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Planck Boson

  1. Jun 15, 2008 #1

    According to my research on the Standard Model, gravitation is mediated by a massless graviton with spin 2.

    Upon examining the unity of comparison between cosmic time and quantum unification listed in reference 1, the unification of two forces is scaled at the rest mass (energy) of their bosons respectively, except the photon which is massless and unifies at the photon rest energy.

    However, upon examining the chart provided in reference 1, the boson for TOE unification is a 'Planck Boson' at the Planck singularity rest mass (energy). According to my limited understanding of the Standard Model, a Planck mass is not a member of the particle family. For example, colliding any two particles in the SM particle family at any energy scale will not result in the production of a Planck mass Boson and there is no known Feynman diagram for such a reaction.

    According to my understanding of General Relativity, the Planck mass is the gravitational Boson, however, according to the Standard Model, the graviton is the gravitational Boson.

    My question is, have physicists seriously considered the possibility that even though the fine structure interaction strengths are the same for General Relativity and the Standard Model at Planck scale energies, they do not unify at Planck scale energies with a massless graviton Boson, but continue to exist as different entities within their own equation of states?

    If this statement is true, then gravitons do not exist.

    Reference:
    hyperphysics - Unification
     
    Last edited: Jun 15, 2008
  2. jcsd
  3. Jun 25, 2008 #2
    Confirming our discussions,
    Planck’s constant h is Joule-seconds, so E = h per second or hf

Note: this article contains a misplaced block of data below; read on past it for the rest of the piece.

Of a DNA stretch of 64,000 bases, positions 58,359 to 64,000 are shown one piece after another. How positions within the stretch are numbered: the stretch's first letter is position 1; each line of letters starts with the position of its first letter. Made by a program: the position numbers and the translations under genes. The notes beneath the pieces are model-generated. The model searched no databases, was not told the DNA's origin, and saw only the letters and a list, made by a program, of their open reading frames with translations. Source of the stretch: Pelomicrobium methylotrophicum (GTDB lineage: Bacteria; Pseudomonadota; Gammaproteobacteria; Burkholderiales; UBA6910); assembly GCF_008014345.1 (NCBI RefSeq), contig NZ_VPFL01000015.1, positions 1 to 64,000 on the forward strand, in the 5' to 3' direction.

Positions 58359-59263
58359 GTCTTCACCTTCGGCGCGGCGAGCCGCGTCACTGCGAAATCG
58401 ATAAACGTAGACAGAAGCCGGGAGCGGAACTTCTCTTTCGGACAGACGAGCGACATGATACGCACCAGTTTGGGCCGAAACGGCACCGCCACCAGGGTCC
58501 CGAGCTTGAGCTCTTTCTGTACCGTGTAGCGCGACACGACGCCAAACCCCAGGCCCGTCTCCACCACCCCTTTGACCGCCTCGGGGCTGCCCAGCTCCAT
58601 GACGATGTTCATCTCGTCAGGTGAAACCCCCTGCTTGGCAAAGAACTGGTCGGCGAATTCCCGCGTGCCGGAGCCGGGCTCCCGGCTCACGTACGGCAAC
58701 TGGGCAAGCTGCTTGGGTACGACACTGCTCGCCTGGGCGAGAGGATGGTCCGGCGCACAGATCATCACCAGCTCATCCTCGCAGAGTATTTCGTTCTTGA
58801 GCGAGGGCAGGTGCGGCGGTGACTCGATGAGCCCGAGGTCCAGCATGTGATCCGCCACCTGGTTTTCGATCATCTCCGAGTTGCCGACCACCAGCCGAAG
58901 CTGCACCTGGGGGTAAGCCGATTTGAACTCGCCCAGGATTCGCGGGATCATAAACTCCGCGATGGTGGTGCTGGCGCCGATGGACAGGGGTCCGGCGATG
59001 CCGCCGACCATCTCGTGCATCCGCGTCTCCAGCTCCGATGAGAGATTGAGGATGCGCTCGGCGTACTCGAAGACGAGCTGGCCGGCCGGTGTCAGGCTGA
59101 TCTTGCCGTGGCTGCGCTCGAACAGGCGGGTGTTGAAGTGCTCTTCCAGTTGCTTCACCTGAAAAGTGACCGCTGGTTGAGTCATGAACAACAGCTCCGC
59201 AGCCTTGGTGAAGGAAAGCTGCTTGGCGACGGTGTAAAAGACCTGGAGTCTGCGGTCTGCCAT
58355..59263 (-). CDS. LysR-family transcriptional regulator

Since mass is E/c^2 It follows that the corresponding Planck value for mass will necessarily be 6.6 x 10^-34/c^2 or 7.37 x 10^-51 kilogramme-seconds
    You noted that in Planck units, Planck mass x Planck time is 1.173 x 10^-51 kg-s.
    These Planck units are based on the Schwarzschild radius of a non rotating black hole, however it is clear to see that if there is a rotation, then either the Planck length and Planck time must increase, and/or the radius reduced, otherwise a photon can escape.
    The answer is very simple, if you substitute h for h-bar in the Planck unit equations, then Planck mass x Planck time = 7.37 x 10^-51 kilogramme-seconds.
    Also if I put the revised Planck length in my “space curvature” algorithm I get the appropriate revised values for the Planck units.
    As I said I am not prepared to discuss my theory for the quantisation of space in an open forum, so if you, or anyone else wants to discuss this you will need to contact me privately, so I know exactly who I’m talking to.
     
  4. Jun 25, 2008 #3

    malawi_glenn

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    hey Goccam you were the guy struggeling with that special relativity relation right? Now do you have your own theory of space-time quantization? That sounds pretty neat (irony)
     
  5. Jun 25, 2008 #4
    Hi,

    this question might get a better attention in the BtSM sub-forum.
     
  6. Jun 27, 2008 #5

    Actually, the equation used for this scale is,

    Planck energy:
    [tex]E_p = \hbar \omega_p[/tex]

    Planck angular frequency:
    [tex]\omega_p = \frac{1}{t_p} = \sqrt{\frac{c^5}{\hbar G}}[/tex]

    Integration by substitution:
    [tex]E_p = \hbar \omega_p = \hbar \sqrt{\frac{c^5}{\hbar G}} = \sqrt{\frac{\hbar c^5}{G}}[/tex]